Another valuable session was the Hemophilia Laboratory Testing Workshop. The room was full, illustrating the desire for diagnostics-focused panels. Each therapy has its own characteristics which complicates assay choice for monitoring. The speakers provided a helpful breakdown of treatments and appropriate assay methodologies. In an ideal world, we would know what each patient is on, but unfortunately that is still a roadblock in many cases. It’s therefore important for laboratories to report what method/reagents they are using.

Here is a table of current and upcoming therapies and whether it is recommended to use a Chromogenic Substrate Assay with Human or Bovine Factor Reagent:

Therapeutic CSA with Human Factor Reagents CSA with Bovine Factor Reagents
Advate Yes Yes
Adynovate/Adynovi Yes Yes
Jivi Yes Yes
Esperoct Yes Yes
Afstyla Yes Yes
Elocta / Eloctate Yes Yes
Obizur No No
Altuviiio / Altuvoct – Efanesoctocog alfa No No
Plasma-Derived FVIII Yes Yes
Hemlibra (Emicizumab) Yes – to detect presence of Emi, or quantitated with calibrated assay No, not to detect presence of Emi, or quantitated with calibrated assay
FVIII in presence of emicizumab No Yes
Mim8 Likely No, similar to Emi Likely Yes, similar to Emi

 Source: Nongnuch Sirachainan, Steve Kitchen, Geoffrey Kershaw. Hemophilia testing diagnostics laboratory workshop. ISTH 2024, 06/25/2024; 4137958; DL 02.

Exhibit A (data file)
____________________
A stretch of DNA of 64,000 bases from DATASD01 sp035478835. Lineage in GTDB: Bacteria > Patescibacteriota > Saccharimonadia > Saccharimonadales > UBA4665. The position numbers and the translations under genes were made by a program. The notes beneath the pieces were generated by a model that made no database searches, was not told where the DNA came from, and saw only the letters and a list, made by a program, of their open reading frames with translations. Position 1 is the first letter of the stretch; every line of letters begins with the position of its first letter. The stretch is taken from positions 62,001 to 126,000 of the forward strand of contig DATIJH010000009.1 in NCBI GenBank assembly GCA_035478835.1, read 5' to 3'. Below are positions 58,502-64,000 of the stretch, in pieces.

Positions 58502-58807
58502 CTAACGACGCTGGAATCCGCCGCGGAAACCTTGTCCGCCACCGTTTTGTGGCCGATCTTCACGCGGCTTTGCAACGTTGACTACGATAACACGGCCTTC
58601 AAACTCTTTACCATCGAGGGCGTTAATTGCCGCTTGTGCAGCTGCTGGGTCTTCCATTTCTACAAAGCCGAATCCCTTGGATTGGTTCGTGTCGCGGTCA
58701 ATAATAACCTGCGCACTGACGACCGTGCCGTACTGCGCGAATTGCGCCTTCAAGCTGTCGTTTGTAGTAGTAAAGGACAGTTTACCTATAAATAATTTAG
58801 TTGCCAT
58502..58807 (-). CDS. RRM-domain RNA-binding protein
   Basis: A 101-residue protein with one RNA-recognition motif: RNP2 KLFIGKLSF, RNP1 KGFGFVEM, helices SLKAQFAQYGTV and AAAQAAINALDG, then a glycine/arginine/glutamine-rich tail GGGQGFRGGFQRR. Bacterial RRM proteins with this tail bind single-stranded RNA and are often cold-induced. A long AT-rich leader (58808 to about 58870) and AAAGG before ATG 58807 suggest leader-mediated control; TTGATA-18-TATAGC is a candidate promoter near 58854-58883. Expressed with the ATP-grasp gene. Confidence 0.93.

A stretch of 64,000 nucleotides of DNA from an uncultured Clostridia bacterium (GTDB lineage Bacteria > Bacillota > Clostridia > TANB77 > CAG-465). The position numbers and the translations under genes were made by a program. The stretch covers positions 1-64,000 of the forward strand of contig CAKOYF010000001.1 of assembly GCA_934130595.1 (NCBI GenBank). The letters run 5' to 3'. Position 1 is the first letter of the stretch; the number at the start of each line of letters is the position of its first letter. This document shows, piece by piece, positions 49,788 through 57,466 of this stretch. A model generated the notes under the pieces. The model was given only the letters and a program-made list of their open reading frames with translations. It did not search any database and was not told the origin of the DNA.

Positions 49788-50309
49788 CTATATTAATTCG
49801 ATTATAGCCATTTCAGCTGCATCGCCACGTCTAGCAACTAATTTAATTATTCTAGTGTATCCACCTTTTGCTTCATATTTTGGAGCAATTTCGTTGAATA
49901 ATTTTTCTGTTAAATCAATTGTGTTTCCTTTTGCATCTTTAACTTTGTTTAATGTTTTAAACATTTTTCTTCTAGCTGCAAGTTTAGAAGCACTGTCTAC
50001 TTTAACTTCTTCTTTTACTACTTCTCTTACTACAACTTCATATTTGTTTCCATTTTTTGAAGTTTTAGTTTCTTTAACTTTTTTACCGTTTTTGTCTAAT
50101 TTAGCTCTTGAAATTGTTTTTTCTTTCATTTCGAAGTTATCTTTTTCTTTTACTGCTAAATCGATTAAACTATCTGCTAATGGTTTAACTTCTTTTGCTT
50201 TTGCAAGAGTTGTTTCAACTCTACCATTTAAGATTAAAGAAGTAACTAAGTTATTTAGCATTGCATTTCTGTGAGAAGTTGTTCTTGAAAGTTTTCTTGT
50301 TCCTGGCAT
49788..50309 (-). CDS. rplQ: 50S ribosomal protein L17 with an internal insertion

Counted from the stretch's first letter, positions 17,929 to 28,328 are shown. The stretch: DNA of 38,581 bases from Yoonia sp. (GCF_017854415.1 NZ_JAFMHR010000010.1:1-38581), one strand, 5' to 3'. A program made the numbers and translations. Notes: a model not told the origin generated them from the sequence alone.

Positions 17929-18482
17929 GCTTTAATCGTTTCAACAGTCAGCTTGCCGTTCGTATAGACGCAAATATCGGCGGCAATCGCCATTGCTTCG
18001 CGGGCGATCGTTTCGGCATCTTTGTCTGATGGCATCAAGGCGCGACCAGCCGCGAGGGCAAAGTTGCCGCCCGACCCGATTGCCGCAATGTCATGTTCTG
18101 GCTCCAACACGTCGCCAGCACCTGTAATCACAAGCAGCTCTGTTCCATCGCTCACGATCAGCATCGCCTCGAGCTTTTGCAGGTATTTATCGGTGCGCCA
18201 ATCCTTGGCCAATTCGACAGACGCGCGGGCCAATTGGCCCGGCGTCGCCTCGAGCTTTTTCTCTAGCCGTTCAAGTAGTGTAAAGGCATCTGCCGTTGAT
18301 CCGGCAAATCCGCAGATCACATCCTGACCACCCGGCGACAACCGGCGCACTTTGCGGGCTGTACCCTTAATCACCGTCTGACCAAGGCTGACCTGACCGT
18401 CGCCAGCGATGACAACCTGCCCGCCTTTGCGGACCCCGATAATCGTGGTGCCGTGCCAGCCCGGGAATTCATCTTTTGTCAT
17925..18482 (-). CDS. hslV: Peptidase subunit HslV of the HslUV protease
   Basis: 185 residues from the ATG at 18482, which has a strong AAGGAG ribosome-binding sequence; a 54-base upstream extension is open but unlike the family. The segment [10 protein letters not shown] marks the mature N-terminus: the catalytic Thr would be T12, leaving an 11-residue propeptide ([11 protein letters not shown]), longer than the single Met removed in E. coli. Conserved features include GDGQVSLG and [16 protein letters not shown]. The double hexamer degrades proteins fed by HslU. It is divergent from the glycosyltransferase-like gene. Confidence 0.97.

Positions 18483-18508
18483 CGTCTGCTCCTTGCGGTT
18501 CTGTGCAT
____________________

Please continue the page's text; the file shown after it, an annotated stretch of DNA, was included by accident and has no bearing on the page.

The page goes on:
Thrombin Generation Testing was mentioned frequently for its utility as a global test over PT or APTT. Data suggest thrombin generation assays can be useful in many situations, from pediatrics, anticoagulation, hemophilia. It was discussed as a potential tool for measuring hemostatic efficacy, but it needs to be standardized. My immediate thought was that automated methodologies like the Ceveron TGA, for research use only, not for use in diagnostic procedures, could be of use in these studies.

Finally, I was reminded how appropriate it is to discuss antithrombotics vs. anticoagulants. New classes of antithrombotics like those that target FXI and FXIa may be safer than current therapeutics, if they can prevent clotting without increased risk of bleeding.  The Gus Born Memorial Plenary Lecture was given by Professor Martine Jandrot-Perrus, MD PhD, and looked at Glycoprotein VI (GPVI) as a target in antithrombotic therapy development. This collagen receptor belongs to the immunoglobulin family and is restricted to platelets and megakaryocytes. This limits unwanted effects, making it an appealing drug target. GPVI deficiency is not associated with significant bleeding risk and hence introduces a new class of antithrombotics. The therapeutic GPVI antagonist, glenzocimab is being evaluated in various clinical trials, particularly in ischemic stroke.

All around, the ISTH 2024 Congress was a great success. Thank you to the Congress organizers and thank you to DiaPharma for this unique opportunity and experience. And importantly, a huge thank you to my colleague, Gloria Sukes, Director of Commercial Operations, for being a fabulous travel companion who made learning, discussing, and navigating the conference and city a delight.